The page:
Surprise stock implications of wealthy online user growth

by: David Jackson

Nielsen/NetRatings reports (PDF) that the fastest growing segment of Internet users by income during 2004 was the top group - those with household incomes over $150,000. Details of the Nielsen/NetRatings report, then analysis including stock implications:


  • The number of Internet users with household incomes over $150k grew by 20%, to 10.3 million as of January 2005.
  • This group also spends the most time online - averaging 76 hours per month.
  • And it views the most Web pages - 2,126 pages per month.
  • Among high-income households, men spent more time visiting financial sites, women visiting entertainment sites.
  • Top sites for high-income-household men: Fidelity Investments, Sabre Travel Network, CBS MarketWatch, United Airlines and American Airlines, each capturing over 12 percent of this demographic in January, 2005.
  • Top sites for high-income-household women: AOL Travel, Moviefone, AOL Living, Expedia, and AOL Entertainment, each of which drew over 5 percent of this demographic in January, 2005.

ClickZ adds that:

The findings gel with a related study conducted recently by JupiterResearch that isolated young affluent Internet users as the most active online demographic. According to the Jupiter study, Internet users between the ages of 25 and 34, with household incomes over $75,000 are more likely to be connected to broadband and engage in a broader range of online activities than overall Web users.

Analysis/Quick comments:

  1. The most important and surprising data point is the popularity of AOL among affluent women. Every site in the top list for women is an AOL owned or affiliated site. (Moviefone is owned by AOL and Expedia has a marketing deal with AOL.) Implication? Perhaps AOL's unrealized marketing value is under-appreciated by investors.
  2. CBS MarketWatch's appearance as a top site for affluent-household men confirms that it is a good demographic fit with The Wall Street Journal, the rationale behind the purchase of MarketWatch by WSJ owner Dow Jones.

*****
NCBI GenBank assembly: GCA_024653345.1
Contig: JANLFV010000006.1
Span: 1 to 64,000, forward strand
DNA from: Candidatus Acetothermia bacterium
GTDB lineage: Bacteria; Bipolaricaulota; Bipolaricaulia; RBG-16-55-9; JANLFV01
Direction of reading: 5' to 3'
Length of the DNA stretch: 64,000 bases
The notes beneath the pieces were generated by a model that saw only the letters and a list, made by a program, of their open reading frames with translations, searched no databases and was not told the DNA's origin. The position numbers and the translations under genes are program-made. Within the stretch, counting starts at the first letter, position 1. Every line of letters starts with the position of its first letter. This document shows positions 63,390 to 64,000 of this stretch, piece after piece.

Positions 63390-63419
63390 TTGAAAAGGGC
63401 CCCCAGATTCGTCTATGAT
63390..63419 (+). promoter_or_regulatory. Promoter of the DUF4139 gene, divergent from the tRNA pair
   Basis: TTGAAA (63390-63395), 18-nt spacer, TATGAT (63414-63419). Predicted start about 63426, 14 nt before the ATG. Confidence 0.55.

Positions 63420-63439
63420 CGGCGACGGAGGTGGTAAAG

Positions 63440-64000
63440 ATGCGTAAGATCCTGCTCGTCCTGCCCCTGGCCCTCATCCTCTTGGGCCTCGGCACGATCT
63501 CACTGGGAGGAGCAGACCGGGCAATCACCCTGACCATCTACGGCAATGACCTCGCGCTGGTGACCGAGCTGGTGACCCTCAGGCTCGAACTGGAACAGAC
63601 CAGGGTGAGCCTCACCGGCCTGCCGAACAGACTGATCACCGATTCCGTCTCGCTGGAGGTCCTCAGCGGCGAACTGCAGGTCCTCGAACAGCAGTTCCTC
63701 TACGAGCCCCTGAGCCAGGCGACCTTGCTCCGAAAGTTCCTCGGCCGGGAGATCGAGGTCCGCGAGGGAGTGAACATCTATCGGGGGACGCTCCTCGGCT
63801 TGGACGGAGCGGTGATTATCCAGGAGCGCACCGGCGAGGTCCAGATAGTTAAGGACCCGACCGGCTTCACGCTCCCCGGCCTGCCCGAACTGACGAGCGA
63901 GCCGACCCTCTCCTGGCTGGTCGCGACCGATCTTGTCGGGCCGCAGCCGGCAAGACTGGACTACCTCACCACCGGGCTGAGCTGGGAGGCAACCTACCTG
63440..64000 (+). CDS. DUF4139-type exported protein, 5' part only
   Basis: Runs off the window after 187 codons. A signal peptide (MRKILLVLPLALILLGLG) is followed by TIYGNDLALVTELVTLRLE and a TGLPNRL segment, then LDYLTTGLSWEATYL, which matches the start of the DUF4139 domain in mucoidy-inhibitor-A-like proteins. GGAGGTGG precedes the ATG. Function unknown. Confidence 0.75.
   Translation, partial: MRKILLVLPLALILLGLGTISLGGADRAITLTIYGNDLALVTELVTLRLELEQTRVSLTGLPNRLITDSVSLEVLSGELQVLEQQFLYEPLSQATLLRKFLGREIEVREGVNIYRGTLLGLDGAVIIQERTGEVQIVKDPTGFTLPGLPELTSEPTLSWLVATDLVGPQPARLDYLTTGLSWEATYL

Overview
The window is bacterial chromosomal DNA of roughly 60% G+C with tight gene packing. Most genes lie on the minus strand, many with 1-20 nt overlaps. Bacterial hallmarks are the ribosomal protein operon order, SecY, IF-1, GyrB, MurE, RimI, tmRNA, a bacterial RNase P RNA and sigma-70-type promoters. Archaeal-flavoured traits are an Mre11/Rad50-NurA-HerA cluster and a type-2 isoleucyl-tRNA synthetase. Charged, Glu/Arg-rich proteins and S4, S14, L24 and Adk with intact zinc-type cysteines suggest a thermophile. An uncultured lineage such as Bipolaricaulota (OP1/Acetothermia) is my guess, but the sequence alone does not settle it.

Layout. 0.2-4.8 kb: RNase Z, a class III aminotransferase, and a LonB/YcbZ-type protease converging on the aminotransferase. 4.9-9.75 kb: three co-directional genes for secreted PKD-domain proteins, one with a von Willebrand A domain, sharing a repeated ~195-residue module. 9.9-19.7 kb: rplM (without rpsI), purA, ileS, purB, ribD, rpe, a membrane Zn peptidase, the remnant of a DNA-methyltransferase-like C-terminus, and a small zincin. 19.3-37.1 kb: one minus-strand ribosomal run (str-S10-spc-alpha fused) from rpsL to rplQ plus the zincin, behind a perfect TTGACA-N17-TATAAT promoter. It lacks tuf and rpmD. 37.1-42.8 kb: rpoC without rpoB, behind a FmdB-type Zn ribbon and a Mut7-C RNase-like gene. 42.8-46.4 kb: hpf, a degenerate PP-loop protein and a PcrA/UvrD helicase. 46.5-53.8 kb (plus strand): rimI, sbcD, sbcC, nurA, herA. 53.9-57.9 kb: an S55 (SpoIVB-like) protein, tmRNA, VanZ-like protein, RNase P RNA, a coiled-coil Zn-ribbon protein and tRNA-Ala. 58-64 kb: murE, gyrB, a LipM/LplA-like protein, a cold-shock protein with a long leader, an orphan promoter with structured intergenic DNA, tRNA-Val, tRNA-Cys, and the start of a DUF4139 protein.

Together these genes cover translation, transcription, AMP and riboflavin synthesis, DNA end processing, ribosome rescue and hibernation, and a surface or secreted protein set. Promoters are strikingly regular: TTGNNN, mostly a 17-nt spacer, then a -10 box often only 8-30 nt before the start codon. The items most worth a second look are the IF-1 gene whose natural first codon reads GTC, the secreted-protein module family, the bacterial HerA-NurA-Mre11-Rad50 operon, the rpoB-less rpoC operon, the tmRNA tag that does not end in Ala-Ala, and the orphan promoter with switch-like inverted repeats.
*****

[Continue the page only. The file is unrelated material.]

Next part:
3. Fidelity Investments does not tend to be the online brokerage of choice for active and hyper-active traders. So that suggests that wealthy males tend to be long-term investors rather than short-term traders, and would also explain why MarketWatch ranks as a top site whereas (which is more short-term trading oriented) doesn't.
  4. Interesting that the only e-commerce sites to rank were travel sites. Wealthier people travel more.
  5. IAC's (ticker: IACI) spin-off of Expedia may solve an under-valued stock problem, but it makes no strategic sense. This data confirms that: IAC should be cross-selling high-margin goods and "destination services" from other IAC units to Expedia customers, particularly given the spending power of Expedia customers. Obvious example: event tickets from TicketMaster.
  6. Potential beneficiaries of growing Web adoption by wealthy
    Americans: luxury goods e-tailers. Stocks include: Blue Nile (ticker:
    NILE), Provide Commerce (ticker: PRVD), Red Envelope (ticker: REDE).
  7. Absences of note: top shopping sites Amazon (ticker: AMZN) and eBay (ticker: EBAY) didn't appear. Neither did Fidelity competitor Schwab. And where were Yahoo! (email, stock quotes, news) and Google? Baffling.

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